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Christo: the art of "gentle disturbances"

They are not "wrappers". They do not create "happenings". They refuse corporate partnerships. So what do they do after all? An interview in New York with Christo.

How would you define your art ?


Jeanne-Claude and I are visual artists. Painters work on flat surfaces; sculptors have to go around the space designed by the sculpture; we use space! But the moment we work outside, we move in highly reglemented places and we have to adapt to previous decisions made by urban planners, architects and politicians. As visual artists, we get into that space and create gentle disturbances. We borrow, we do not invent.

"The world can live without our projects. Only we need them."

If I take the example of The Floating Piers, what exactly is the work of art ?


The whole project is the work of art! It always starts with a "software period" where we study the project. People try to help, others try to stop us and I paint! Luckily, we have art collectors all over the world who buy those painting - some of them own more than 200 pieces - and allow us to remain financially independent to develop the project. Then, sometimes after decades of negotiations, we find a midground to get authorization and we move into the "hardware period". We recruit a team of experts, we buy or produce material and then during 14 days, it is the real thing! People can enjoy the experience! It is not a performance. It is completely new each time and it is a whole journey which started with a simple, totally useless urge that Jeanne-Claude and myself had to do this project. No one asked us to do it.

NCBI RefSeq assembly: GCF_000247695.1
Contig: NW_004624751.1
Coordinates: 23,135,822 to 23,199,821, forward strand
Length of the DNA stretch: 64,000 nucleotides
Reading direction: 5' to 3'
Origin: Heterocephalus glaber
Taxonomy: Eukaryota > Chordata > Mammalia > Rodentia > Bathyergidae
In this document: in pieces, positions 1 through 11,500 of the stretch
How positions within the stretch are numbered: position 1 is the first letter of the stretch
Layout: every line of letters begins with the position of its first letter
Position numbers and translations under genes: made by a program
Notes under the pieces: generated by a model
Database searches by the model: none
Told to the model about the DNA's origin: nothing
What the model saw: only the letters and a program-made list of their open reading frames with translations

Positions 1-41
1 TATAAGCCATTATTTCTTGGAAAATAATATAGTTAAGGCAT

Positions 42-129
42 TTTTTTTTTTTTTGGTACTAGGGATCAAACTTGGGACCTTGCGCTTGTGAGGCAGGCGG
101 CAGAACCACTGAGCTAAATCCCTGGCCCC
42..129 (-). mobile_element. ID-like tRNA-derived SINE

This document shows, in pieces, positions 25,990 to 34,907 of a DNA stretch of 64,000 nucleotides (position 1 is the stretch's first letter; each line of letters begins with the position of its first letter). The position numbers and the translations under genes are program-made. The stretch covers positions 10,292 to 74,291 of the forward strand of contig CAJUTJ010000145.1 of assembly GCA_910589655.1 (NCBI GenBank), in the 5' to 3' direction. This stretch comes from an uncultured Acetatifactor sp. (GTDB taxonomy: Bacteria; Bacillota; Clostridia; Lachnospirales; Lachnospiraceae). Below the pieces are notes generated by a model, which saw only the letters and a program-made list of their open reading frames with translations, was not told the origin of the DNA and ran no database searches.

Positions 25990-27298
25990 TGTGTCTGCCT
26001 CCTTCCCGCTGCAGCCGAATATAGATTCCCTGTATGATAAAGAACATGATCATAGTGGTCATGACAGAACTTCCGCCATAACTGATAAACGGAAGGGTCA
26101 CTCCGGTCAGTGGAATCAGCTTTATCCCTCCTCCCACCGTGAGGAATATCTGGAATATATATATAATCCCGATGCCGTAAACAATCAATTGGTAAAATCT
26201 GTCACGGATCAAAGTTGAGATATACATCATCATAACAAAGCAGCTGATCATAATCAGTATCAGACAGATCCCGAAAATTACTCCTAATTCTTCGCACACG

What makes your projects so unique ?


First of all, we never do things twice. We develop projects where people live, so that people get a relation to the scale. They are not abstract. And we design for particular sites: Pont Neuf, Central Park, the Reichstag. Not many artists can say that they defeated Helmut Kohl for example who was opposing the Reichstag for years. The project was refused 3 times before we finally got authorized to go ahead. We also had a long fight against Jacques Chirac in Paris and Giuliani in New York. But when we finally get the authorization, we work with huge teams of lawyers, engineers and experts. I guess we need to be in the stage of incredible adventure with an amazing team of humans !

How did you meet Jeanne-Claude ?

I am half Macedonian and my father was half Czech and half Bulgarian. Freedom came from the communist block in 1957. I was visiting relatives and escaped. I studied in Vienna and ended in Paris. To study art, you need to do 4 years of architecture and then specialize: I still hadn't decided what my specialty is but I know how to draw and paint. I did a portrait for the mother of Jeanne-Claude. At that time, I was selling various things but it was very difficult. We did the barrels rue Visconti in 1962 together and things continued from there very naturally. We went to Australia because we have a collector there. The same applies with Italy, Germany and Japan. I took care of art and she took care of all the organization matters. I really miss her critical remarks, not just artistically speaking but also about how to implement things.


The Floating Piers is your first event without Jeanne-Claude who passed out in 2009.